At some point, you’re going to need (or just want) to know the true origin of an email or newsgroup message. To do that, you have to decipher the headers of the message. It’s a useful skill for any internet user–so this is the first in a series of how-to articles.
While most newsreaders and email programs don’t display all the headers of messages by default, you do normally see the name and email address of the sender, date/time, and subject for any news or email message. Those are headers. Any program should also have an option somewhere to display more headers, as there is far more information available, but most folks don’t need to see it for every message. If you don’t know how to get to the full headers in your software, check the help files or see if it’s listed here.
For instance, I receive email from many mailing lists. All I see by default is:
Date: 10 Sep 1997 05:03:01 -0000 X-massmail: webmonkey.090997 From: Webmonkey <firstname.lastname@example.org> To: Webmonkey <email@example.com> Subject: Elbow Grease - the Webmonkey newsletter (body of message)
If I tell my email program to show me all the headers, though, I see:
Return-Path: <firstname.lastname@example.org> Received: from hardly.hotwired.com (hardly.hotwired.com [188.8.131.52]) by camel10.mindspring.com (8.8.5/8.8.5) with SMTP id RAA21069 for <email@example.com>; Wed, 10 Sep 1997 17:46:35 -0400 (EDT) Received: (qmail 25634 invoked by uid 1100); 10 Sep 1997 05:03:09 -0000 Date: 10 Sep 1997 05:03:01 -0000 Message-ID: <19970910050301.25630.qmail@hardly. hotwired.com> Precedence: bulk X-massmail: webmonkey.090997 From: Webmonkey <firstname.lastname@example.org> To: Webmonkey <email@example.com> Subject: Elbow Grease - the Webmonkey newsletter
Because users can add custom headers, and because some programs don’t use some headers, you won’t always see exactly the same things in every message. There are certain fields, though, that the internet newsgroup (NNTP) and email (SMTP) protocols require for every message, so you’ll always have those. I’m going to stick with the basics. The headers may not always appear in the same order, either.
Don’t believe everything you see in the headers of a message. The current internet protocols were not designed with security in mind, so it is far too easy to forge some of the information in the headers. It’s harder, but not impossible, to forge others, and you can usually count on those for clues as to the system and user with whom the messages originated. Users with shell accounts can do far more to hide their origins than those with dial-up accounts, like the accounts EarthLink sells.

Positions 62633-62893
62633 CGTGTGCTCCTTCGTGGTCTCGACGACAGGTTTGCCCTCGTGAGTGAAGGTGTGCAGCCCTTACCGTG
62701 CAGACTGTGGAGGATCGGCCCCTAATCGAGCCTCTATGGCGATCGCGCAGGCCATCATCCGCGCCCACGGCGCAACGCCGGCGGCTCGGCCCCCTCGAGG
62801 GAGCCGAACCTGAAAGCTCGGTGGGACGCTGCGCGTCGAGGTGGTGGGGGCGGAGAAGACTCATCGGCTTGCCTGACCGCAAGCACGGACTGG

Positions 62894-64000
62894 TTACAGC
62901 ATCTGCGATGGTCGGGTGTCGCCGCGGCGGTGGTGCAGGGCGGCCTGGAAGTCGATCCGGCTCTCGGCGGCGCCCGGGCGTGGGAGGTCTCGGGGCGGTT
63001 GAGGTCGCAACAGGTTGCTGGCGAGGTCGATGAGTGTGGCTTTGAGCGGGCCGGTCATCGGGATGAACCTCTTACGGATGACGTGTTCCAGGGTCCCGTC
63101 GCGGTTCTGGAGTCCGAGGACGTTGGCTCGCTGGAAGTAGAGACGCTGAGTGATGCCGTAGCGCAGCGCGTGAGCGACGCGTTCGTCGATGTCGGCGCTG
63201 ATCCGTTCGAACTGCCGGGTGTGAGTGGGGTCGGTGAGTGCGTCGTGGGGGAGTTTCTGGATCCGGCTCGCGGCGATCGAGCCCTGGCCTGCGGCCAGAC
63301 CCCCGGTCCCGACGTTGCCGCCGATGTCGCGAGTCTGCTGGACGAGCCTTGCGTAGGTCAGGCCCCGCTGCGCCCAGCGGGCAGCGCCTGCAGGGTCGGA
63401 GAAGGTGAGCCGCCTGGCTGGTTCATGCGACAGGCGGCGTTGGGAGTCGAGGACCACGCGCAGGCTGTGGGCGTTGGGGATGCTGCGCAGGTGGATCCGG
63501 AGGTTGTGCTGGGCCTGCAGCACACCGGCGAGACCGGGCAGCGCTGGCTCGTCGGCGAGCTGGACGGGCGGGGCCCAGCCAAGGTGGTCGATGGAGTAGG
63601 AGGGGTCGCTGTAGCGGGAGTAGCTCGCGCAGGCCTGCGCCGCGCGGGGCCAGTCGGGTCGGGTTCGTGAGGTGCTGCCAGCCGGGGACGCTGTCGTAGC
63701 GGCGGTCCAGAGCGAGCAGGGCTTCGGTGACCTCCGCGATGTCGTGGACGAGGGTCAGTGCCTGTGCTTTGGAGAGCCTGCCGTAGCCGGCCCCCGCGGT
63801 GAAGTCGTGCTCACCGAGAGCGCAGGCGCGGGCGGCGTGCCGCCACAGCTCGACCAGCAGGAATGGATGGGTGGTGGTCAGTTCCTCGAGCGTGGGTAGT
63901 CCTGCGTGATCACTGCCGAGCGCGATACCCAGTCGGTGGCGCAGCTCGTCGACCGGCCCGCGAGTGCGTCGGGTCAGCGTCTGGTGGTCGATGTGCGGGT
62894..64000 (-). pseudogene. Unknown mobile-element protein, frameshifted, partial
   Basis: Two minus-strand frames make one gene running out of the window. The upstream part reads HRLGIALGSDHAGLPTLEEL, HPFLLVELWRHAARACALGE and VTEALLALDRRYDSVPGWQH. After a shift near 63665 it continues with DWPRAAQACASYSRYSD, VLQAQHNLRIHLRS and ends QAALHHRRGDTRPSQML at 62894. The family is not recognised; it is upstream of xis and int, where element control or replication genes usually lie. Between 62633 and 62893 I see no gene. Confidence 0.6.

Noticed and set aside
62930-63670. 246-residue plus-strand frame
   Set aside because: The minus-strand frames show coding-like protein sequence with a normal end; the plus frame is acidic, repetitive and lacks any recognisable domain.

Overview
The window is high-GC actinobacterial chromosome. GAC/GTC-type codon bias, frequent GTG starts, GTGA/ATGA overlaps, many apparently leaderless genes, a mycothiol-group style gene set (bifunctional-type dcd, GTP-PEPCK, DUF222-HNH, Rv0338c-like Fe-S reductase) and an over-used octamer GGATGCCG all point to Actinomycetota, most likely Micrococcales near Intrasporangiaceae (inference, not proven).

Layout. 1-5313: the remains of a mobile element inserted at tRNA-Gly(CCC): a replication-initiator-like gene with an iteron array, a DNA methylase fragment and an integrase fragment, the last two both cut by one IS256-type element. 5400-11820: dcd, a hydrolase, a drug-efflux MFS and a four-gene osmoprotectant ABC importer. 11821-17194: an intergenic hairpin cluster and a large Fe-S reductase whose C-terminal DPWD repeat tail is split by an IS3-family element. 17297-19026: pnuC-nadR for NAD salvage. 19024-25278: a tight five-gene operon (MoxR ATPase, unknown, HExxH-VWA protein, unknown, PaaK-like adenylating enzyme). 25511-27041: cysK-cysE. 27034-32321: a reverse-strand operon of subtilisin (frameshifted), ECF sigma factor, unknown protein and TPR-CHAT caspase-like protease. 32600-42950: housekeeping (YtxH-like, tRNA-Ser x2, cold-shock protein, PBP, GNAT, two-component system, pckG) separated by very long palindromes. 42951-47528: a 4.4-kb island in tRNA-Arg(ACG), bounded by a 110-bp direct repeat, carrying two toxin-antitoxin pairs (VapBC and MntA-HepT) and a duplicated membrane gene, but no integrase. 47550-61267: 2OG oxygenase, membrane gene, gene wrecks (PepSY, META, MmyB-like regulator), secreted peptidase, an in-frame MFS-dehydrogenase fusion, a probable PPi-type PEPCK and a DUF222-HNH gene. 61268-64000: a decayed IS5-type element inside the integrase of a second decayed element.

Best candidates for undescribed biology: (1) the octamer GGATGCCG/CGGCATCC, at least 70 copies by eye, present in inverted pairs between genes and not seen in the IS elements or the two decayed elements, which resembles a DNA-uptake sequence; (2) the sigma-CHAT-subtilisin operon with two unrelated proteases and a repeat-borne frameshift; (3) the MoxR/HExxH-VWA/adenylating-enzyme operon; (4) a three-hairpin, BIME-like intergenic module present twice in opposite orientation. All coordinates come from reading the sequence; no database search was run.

If it’s so easy to forge headers, why bother? Because they aren’t, in most cases forged–or not forged well. And most people do leave clues as to who they really are, even when they’re forging messages. It takes a <b>lot</b> of know-how to completely hide who you are and where a message originated (without using an anonymous remailer, anyway), so it doesn’t happen very often. I know that some things can be forged, but haven’t a clue as to how to forge them–it isn’t something most people ever bother to learn, even if they are heavy internet users. Only net abusers and those who want to stop them have to go to such lengths.
Even knowing what each of the header fields means, you need to learn how to use the tools to track down domain names and IP addresses and so on. The Unix commands <a href=” http:=”” www.internic.net=”” whois.html”=””>whois, nslookup and traceroute are invaluable here. If you don’t have a shell account, there are plenty of programs for PC users that will do the same, and there are also web sites that will allow you to use the same commands. If you’re a Mac user, just open Terminal and use the Unix commands directly. SpamCop has a lovely feature, the Host Tracker, which lets you put in a domain name or IP address into their spam reporting field and get an email address to use for sending complaints.
As we go on I’ll format the headers differently from the rest of the article text and place the header for each line or section just after it, but also show the whole message we’re using at the beginning of the section. Please understand that I’ve learned what I know on this subject through having to trace many messages over the past 23 years, that I know absolutely zilch about the setup and administration of mail and news servers, and that when I’m puzzled I do not hesitate to hie myself to more learned individuals. What I do know, though, I’ll share, so that you’ll be better able to track the origin of any harassing messages or spam you receive. If I’ve made any errors here, I pray that you will be kind enough to email me to correct my misunderstanding.
In the next article, we’ll look more closely at the headers of email messages.
Originally published 1 February 2001. Last updated 17 February 2019.